The latest salvo fired in the war over a planned slots parlor at Arundel Mills Mall comes by way of Indiana, of all places. Opponents of Question A claim that an ongoing dispute between the Cordish Cos. and the owner of the Indiana Live! casino demonstrates that the developer's plans for Arundel Mills are risky and his track record poor.
What's remarkable about this particular line of reasoning — already trumpeted in anti-Question A ads on the Baltimore airwaves — is that the evidence suggests just the opposite. By every measure available, Indiana Live! has been a financial success, but its connection to a racetrack appears to be a major part of its current dilemma.
Here's what is known: Indianapolis Downs LLC is seeking to terminate its deal with Cordish, the Baltimore-based developer that not only built but now manages Indiana Live! It hasn't disclosed why, but the consensus is that the company is mired in debt, teetering on bankruptcy and seeks to squeeze out more money from its assets.
As in Maryland, horse racing in Indiana is struggling, and the recession has only made matters worse. Indiana Live! was built at the Shelbyville track two years ago. In the industry, it's considered a "racino," a casino meant to subsidize the existing track.
How has Cordish Cos. performed? By all publicly available measures, the slots operation has excelled. According to the Indiana Gaming Commission, average daily revenue per machine is $338, and it's the fastest-growing casino in the state, on track to exceed its 2009 slots revenue of $211 million by 11.8 percent despite the fact it lacks table games, which some of its many competitors within the state are allowed.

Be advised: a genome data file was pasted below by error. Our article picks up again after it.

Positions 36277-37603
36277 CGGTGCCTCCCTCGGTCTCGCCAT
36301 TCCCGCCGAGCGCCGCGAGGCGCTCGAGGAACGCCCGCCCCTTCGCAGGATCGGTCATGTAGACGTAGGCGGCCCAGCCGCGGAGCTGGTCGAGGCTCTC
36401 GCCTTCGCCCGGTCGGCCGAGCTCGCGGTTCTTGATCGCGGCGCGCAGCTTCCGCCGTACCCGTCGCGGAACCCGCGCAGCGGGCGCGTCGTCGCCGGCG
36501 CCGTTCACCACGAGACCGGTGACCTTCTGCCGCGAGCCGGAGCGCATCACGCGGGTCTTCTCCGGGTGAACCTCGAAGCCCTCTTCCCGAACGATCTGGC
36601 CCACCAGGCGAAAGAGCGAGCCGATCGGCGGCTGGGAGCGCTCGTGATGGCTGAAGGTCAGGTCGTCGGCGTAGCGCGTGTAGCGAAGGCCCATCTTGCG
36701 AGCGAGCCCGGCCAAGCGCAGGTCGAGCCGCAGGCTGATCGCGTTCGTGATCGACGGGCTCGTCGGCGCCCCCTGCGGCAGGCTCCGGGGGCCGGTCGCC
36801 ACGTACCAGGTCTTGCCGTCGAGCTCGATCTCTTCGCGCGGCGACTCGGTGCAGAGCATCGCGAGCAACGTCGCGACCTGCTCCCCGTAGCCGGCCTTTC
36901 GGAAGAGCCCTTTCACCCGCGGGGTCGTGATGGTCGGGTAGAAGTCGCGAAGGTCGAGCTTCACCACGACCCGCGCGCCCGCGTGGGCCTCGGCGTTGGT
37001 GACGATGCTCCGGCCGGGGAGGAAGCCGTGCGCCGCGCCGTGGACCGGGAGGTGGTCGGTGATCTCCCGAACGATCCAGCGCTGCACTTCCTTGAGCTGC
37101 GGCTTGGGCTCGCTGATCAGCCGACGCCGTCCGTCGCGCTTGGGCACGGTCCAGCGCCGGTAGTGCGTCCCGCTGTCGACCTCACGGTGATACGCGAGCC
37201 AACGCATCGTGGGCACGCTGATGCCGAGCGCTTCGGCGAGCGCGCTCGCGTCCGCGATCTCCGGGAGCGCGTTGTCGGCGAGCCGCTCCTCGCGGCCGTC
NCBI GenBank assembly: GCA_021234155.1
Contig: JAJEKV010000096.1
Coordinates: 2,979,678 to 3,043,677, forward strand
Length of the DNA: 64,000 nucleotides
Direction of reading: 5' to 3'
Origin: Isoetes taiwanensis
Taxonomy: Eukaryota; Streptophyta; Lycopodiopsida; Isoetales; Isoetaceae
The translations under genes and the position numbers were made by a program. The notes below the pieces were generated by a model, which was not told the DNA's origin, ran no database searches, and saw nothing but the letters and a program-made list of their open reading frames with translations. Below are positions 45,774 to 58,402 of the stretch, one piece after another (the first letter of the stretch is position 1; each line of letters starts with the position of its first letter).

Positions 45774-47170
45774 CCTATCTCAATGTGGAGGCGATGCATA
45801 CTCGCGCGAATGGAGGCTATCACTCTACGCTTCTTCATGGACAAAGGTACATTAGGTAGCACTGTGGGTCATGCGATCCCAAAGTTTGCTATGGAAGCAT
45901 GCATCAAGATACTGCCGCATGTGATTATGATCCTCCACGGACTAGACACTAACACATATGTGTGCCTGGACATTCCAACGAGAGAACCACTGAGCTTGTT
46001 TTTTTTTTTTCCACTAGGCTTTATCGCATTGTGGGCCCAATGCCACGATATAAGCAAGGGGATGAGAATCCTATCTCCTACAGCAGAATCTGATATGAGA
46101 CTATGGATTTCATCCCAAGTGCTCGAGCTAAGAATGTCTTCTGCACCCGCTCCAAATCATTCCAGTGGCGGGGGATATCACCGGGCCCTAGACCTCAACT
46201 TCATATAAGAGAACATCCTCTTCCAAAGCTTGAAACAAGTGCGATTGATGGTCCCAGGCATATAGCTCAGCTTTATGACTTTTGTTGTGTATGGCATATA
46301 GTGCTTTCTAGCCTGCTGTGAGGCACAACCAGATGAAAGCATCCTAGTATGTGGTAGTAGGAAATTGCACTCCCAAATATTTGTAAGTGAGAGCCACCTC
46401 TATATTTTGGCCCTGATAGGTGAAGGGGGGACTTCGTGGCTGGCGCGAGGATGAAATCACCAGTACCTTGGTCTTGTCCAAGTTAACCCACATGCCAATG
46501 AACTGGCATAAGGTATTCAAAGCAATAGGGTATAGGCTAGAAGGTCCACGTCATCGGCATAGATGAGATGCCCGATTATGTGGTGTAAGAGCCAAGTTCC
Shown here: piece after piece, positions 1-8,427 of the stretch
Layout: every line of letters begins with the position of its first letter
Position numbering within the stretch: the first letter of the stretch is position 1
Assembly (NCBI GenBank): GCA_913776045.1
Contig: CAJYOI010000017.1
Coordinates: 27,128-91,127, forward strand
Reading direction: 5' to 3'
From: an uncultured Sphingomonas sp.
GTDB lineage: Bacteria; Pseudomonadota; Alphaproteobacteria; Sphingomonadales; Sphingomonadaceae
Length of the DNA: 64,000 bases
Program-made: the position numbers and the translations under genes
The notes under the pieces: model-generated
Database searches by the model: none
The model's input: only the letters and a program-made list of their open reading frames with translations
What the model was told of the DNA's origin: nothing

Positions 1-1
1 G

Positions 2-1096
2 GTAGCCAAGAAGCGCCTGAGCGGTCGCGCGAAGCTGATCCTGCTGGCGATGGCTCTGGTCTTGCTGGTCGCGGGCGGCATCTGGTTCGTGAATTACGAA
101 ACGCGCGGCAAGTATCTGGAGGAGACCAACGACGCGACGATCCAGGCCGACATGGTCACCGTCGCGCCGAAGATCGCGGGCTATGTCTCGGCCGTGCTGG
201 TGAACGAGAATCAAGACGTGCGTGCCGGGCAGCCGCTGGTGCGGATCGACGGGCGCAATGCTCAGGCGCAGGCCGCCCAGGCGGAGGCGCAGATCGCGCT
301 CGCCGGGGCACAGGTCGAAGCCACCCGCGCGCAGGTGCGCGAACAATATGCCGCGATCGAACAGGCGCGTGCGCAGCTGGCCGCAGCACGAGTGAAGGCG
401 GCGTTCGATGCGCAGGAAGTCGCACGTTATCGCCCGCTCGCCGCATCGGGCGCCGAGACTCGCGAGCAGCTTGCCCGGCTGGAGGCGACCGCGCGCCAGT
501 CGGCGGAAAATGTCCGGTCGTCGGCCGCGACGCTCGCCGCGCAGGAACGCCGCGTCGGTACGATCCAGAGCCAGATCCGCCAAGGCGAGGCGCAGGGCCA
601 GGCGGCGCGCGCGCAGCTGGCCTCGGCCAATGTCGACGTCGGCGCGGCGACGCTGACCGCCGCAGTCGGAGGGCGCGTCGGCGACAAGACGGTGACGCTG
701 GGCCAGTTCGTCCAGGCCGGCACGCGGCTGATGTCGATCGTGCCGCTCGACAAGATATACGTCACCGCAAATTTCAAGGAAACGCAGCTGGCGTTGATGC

But there are limits to how much a racino can do for a moribund industry. Not only is the owner of Indiana Downs in financial trouble, but so is the parent of nearby Hoosier Park, which filed for bankruptcy protection earlier this year.
What can be gleaned from this? Well, first and foremost is that putting a casino at a racetrack is no universal solution for what ails racing. That's worth noting, since some Question A opponents would like to see a slots parlor go to Laurel Park, something that is not necessarily going to happen if Question A fails anyway.
But the second point is that the Cordish Cos. knows how to generate slots revenue — which is, after all, the chief goal of the Arundel Mills project. If the Mills' planned 4,750 machines generate similar revenues to Indiana Live!'s, that's a robust $1.6 million a day, and the facility is likely going to do quite well in a larger market with fewer nearby competitors.
The most recent poll suggests the Question A vote is going to be close, and so the airwaves are likely to be filled by all kinds of claims and counter-claims. In that context, Anne Arundel County residents may find the Indiana Live! dispute instructive — just not in the way opponents have portrayed it.